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Patriot Plaque Presented to School

  Current Allen County-Scottsville High School students along with visitors to the school will now be able to learn the story behind the Patriot mascot and nickname. Friday night, the school received the Patriot Plaque---a 24-inch by 30-inch artwork that not only explains the story behind the selection of “Patriots” but also recalls the historical significance and the students involved in that decision 75 years ago.


   In 1941, students from the rural community schools of Meador, Mt. Victory, and Petroleum were brought together to form Allen County High School.

   “The new school started in September and they did not have anything for school colors or a mascot,” noted Allen County-Scottsville High School educator and Allen County Historical Society member Kelly Burch. 

   Everything would change on December 7, 1941. In early afternoon Scottsville time, just after 7 a.m. in Hawaii, the US Pacific Fleet stationed at Pearl Harbor was attacked by Japanese military forces. The event would mark the United States’ entry into World War II. 

  The following day, December 8, 1941, classes were held at Allen County High School. Principal Tom Simmons brought the school’s students together for an assembly---an assembly that included scripture reading, prayers, and very honest remarks from Simmons, a veteran of World War I.

  “Many of you have family and friends who will not survive the coming conflict,” Simmons was quoted as saying by local resident Roger Towe. “Some of you young men may not survive this.” 

  Burch points out that Simmons' remarks are believed to have taken place at the same time as President Franklin Roosevelt was delivering the "Day of Infamy" to Congress in Washington.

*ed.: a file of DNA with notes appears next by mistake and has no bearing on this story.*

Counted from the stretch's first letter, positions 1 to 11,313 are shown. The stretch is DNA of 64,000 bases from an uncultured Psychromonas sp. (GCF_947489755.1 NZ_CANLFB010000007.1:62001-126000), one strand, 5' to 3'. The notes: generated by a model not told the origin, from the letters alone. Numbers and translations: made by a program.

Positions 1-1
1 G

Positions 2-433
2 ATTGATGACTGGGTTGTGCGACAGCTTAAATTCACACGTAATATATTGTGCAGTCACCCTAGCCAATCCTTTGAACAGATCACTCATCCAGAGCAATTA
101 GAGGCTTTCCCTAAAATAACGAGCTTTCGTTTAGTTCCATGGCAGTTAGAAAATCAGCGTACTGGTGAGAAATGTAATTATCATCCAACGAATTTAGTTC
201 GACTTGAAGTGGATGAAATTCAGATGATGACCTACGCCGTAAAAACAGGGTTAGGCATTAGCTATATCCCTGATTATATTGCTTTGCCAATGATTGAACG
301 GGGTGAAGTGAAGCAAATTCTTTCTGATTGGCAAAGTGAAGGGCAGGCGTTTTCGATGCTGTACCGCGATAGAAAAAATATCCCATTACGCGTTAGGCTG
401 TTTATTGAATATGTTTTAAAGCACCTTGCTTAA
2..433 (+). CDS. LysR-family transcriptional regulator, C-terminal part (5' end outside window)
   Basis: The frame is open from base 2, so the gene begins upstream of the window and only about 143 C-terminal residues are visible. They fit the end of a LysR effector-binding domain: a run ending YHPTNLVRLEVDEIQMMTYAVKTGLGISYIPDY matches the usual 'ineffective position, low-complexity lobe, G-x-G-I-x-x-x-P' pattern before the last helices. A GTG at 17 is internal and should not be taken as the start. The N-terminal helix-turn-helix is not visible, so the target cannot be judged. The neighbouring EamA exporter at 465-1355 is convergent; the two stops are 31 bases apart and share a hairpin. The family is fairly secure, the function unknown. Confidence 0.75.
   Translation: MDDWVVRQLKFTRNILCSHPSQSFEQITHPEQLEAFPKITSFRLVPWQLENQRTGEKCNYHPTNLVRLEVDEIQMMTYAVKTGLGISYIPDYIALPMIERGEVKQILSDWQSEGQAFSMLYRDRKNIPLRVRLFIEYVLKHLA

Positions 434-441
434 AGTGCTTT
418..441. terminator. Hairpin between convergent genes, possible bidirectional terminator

The school's small student body faced the reality of the situation that day. The start of WWII meant that some of the school's oldest students would deploy within months for service. Other students would see siblings and friends depart in the coming months and years. Sadly, a few students in attendance that day, would serve and give their lives for their country.

  According to Burch, the school's 32 seniors decided that the school's colors should be red, white, and blue to honor the Nation. In addition, the school’s students---students representing the classes of 1942 through 1945---soon agreed that the school's mascot should be Patriots in tribute to the “Patriots” that were now fighting for the cause of freedom.  

 Over a half century later, Towe learned of the story from the pastor at his church. Shortly thereafter, Towe began an effort---in cooperation with the Allen County Historical Society---to purchase a plaque to be placed at the high school. The purpose of the plaque is two-fold---to pay tribute to the students of long ago for their love for country as well as tell the story of the origin of the “Patriot” mascot.

   After several years of fundraising, the plaque was unveiled Friday night.

   “We have had so many people step up and give,” Towe noted. “Farmers National Bank also helped us with a donation that allowed us to finish the project. Tonight, we remember why we are Patriots.”

   The plaque presentation ceremony included several Allen Countians who were students at the school in the 1940s making the plaque presentation to AC-SH principal Joseph Cosby. The plaque will soon be placed near the entrance to Patriot Gym in the rear lobby of the high school.